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Best Buy: While the electronics retailer has rewarded shareholders by buying back its own shares, it may be too risky for many investors. (Shannon Stapleton/Reuters)
Best Buy: While the electronics retailer has rewarded shareholders by buying back its own shares, it may be too risky for many investors. (Shannon Stapleton/Reuters)

Number Cruncher

Buyback bonanza: 16 companies that have rewarded investors Add to ...

What are we looking for?

Stocks that might benefit from dividends’ unsung sibling.

While investors are obsessed these days with dividend-paying stocks, they are paying far less attention to companies that are buying back their own shares – even though both dividends and buybacks are ways for management to funnel cash back to shareholders.

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Done properly – that is, when shares are trading at bargain-basement prices – buybacks can be a wise use of a firm’s money.

By shrinking the number of shares outstanding, a company ensures future profits are shared among a smaller group of shareholders.

How we did it

We searched for stocks in the S&P 500 and the S&P/TSX composite that have reduced their number of shares outstanding by at least 15 per cent over the past three years.

In an effort to ensure these firms still represent value, we also required each stock to be trading at a price to earnings (P/E) of 14 or less, and an enterprise value to earnings before interest, taxes, depreciation and amortization (EV/EBITDA) of eight or less.

What we found

No Canadian stocks made the cut. It appears that management in this country is relying more on dividends than buybacks to reward shareholders.

The U.S. stocks that made the list are an intriguing lot and not always in a good way. Best Buy Co., for instance, is a troubled electronics retailer that may be too risky for many investors.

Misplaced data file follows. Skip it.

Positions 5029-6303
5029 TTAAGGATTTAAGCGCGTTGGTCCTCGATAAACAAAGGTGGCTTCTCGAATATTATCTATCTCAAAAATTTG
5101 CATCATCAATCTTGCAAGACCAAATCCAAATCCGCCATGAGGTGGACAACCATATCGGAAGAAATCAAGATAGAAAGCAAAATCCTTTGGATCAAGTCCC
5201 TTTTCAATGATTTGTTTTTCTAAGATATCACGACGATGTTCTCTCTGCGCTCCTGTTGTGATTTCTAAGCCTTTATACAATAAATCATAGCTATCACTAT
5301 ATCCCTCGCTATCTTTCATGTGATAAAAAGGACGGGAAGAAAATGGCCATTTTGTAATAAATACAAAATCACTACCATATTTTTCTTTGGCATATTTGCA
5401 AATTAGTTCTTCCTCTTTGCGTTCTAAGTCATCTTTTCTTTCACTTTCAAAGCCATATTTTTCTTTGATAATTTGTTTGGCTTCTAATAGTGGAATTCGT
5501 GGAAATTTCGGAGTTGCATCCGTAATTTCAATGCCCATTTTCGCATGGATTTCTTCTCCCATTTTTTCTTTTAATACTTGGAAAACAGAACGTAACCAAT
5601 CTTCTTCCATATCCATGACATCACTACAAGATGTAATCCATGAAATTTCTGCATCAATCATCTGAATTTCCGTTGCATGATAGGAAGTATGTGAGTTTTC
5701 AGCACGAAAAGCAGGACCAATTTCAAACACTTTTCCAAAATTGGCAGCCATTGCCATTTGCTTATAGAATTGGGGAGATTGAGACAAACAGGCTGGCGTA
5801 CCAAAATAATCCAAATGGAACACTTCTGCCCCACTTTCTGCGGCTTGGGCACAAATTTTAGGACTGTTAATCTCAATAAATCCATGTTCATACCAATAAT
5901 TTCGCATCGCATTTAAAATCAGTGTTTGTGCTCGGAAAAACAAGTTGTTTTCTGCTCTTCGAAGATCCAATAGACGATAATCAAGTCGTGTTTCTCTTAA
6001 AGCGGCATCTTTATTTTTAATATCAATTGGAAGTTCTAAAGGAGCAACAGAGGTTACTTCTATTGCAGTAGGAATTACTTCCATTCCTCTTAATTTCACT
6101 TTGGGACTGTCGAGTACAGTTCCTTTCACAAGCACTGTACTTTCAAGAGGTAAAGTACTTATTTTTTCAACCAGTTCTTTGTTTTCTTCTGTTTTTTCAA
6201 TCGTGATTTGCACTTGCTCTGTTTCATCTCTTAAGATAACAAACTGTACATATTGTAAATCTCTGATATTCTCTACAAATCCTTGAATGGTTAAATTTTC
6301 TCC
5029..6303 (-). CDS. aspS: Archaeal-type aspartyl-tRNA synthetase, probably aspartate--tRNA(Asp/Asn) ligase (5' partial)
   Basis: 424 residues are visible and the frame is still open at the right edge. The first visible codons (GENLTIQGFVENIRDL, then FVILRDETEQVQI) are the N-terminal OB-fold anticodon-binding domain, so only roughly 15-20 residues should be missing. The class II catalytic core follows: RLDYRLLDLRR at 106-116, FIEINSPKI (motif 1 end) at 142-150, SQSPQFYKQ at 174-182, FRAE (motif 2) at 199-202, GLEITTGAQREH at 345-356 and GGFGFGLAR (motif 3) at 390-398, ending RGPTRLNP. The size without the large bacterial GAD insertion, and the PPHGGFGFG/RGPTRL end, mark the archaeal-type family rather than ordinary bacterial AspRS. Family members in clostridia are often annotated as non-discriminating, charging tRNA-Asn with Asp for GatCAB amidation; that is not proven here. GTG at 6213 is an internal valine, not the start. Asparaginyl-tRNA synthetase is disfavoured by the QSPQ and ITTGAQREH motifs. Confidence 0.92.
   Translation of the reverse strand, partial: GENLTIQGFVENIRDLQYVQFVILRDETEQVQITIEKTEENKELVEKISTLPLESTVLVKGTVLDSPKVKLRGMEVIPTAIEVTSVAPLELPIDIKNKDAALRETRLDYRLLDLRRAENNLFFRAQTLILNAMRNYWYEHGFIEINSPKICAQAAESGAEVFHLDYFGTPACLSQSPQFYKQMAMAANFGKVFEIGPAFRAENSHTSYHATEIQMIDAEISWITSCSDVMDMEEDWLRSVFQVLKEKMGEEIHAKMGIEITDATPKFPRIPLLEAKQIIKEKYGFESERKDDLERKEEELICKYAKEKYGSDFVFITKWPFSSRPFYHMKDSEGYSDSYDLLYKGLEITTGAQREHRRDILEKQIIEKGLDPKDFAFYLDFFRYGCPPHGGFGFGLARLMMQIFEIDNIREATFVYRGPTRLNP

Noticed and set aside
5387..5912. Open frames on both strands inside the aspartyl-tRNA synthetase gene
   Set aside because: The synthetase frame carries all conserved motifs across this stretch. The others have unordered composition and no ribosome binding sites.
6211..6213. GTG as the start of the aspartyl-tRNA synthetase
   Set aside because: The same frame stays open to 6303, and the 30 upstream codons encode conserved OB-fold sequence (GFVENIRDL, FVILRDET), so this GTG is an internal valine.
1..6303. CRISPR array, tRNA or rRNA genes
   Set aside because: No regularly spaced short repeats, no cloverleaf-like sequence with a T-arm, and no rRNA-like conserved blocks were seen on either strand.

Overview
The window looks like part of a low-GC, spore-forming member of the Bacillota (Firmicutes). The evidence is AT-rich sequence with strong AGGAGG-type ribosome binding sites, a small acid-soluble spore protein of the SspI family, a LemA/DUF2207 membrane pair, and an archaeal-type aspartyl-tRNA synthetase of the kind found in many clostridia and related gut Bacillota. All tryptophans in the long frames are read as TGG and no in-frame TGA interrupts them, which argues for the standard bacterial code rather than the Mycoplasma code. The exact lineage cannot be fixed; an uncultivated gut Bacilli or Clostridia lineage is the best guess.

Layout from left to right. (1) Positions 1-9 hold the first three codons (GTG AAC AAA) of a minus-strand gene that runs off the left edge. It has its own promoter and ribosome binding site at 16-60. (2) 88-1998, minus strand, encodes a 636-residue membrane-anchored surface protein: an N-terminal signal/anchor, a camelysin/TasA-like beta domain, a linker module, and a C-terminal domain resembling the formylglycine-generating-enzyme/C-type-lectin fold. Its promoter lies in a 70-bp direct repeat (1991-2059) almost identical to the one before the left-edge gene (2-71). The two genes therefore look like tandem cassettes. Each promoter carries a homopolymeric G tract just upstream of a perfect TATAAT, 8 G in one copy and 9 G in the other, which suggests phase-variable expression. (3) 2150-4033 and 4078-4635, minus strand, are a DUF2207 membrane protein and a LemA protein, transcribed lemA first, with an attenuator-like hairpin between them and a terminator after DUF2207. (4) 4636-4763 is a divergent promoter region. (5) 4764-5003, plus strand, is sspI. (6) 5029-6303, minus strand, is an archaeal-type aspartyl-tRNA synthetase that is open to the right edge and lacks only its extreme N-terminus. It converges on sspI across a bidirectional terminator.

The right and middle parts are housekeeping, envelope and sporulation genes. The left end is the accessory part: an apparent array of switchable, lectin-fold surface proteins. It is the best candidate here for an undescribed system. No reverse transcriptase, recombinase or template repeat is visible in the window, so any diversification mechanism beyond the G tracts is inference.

Still, many of the firms on the list – like Western Union and DirecTV – pop up frequently in discussions of interesting value stocks.

As always you should do your own research before buying any of these names. The danger with share buybacks is that management may decide to purchase shares when they’re overvalued. In that case, buybacks can destroy value.

However, a firm that is shrinking its number of shares outstanding is often motivated by a belief that its equity is undervalued. In those cases, a wave of buybacks can signal a rising share price ahead.

Follow on Twitter: @IanMcGugan

 

Companies that have reduced shares outstanding over the past 3 years

Company Ticker 3-yr % chg
in shrs
outstanding
P/E
Safeway Inc. SWY-N -59.6 10.91
DirecTV DTV-N -35.6 11.43
WellPoint Inc. WLP-N -32.5 8.62
Apollo Group APOL-Q -27.5 4.76
Kohls Corp. KSS-N -26.1 11.61
Aetna Inc. AET-N -24.0 10.05
Northrop Grumman NOC-N -22.0 9.00
Nasdaq OMX Group NDAQ-Q -21.7 13.08
L-3 Comm. Hldgs. LLL-N -21.6 9.39
Kroger Co. KR-N -19.9 12.06

Source: Bloomberg

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